Osub Ahmed

Associate Director, Women's Health and Rights


Osub Ahmed

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Osub Ahmed is the associate director for women’s health and rights with the Women’s Initiative at American Progress. At American Progress, she focuses on federal- and state-level reproductive health policy, particularly as it relates to maternal health and other public health issues such as the intersection of women’s health and climate change.

Prior to joining American Progress, Ahmed was a program manager at the Black Women’s Health Imperative, where she managed a multistate reproductive justice program for young women at historically Black colleges and universities. Ahmed also has experience in public health and the health sciences, having worked with the U.S. Agency for International Development through the Global Health Fellows Program, consulted with the U.S. Department of State on a public health evaluation project, and worked at Massachusetts General Hospital as a health sciences researcher.

Ahmed received her Master of Public Health from the University of North Carolina at Chapel Hill and her Bachelor of Arts from Harvard University.


Women Have Paid the Price for Trump’s Regulatory Agenda Report

Women Have Paid the Price for Trump’s Regulatory Agenda

The Trump administration has issued dozens of regulations that have threatened women’s progress and cost them billions—revealing a fundamental disregard for women.

Osub Ahmed, Shilpa Phadke, Diana Boesch

Ensuring Domestic Violence Survivors’ Safety Report

Ensuring Domestic Violence Survivors’ Safety

Existing support systems for domestic violence survivors are proving inadequate during the pandemic and point to the need for a stronger nationwide infrastructure connecting survivors to vital supports and services.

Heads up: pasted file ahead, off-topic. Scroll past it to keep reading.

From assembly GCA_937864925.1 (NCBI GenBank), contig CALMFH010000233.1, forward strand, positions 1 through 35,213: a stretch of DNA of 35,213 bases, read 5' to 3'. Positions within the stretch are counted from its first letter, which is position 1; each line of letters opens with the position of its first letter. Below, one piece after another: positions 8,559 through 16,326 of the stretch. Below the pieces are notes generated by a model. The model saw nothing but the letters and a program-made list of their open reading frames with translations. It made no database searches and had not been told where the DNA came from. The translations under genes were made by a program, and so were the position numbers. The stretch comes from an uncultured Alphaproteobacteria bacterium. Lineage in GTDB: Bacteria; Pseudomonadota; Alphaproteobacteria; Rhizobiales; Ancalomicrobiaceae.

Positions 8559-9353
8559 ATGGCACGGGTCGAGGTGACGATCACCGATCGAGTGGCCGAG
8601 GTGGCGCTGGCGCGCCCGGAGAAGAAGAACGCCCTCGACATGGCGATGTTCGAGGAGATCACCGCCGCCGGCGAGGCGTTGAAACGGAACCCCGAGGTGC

Robin Bleiweis, Osub Ahmed

Transforming the Culture of Power Report
 (Protesters against U.S. Supreme Court nominee Brett Kavanaugh demonstrate at the U.S. Supreme Court in Washington, D.C., on October 6, 2018.)

Transforming the Culture of Power

Dismantling the culture of power that sustains and fuels gender-based violence requires a comprehensive, national strategy that connects meaningful policy solutions across the diverse issues affecting survivors and communities.

Jocelyn Frye, Shilpa Phadke, Robin Bleiweis, 6 More Maggie Jo Buchanan, Danielle Corley, Osub Ahmed, Rebecca Cokley, Laura E. Durso, Chelsea Parsons

Fast Facts: Economic Security for Women and Families in Oregon Fact Sheet
 (A woman pushes a child in a stroller on a sidewalk.)

Fast Facts: Economic Security for Women and Families in Oregon

In order to advance economic security for women and families in Oregon, policymakers should prioritize policies that ensure economic equality and health care access for all.

Diana Boesch, Rachel Kershaw, Osub Ahmed

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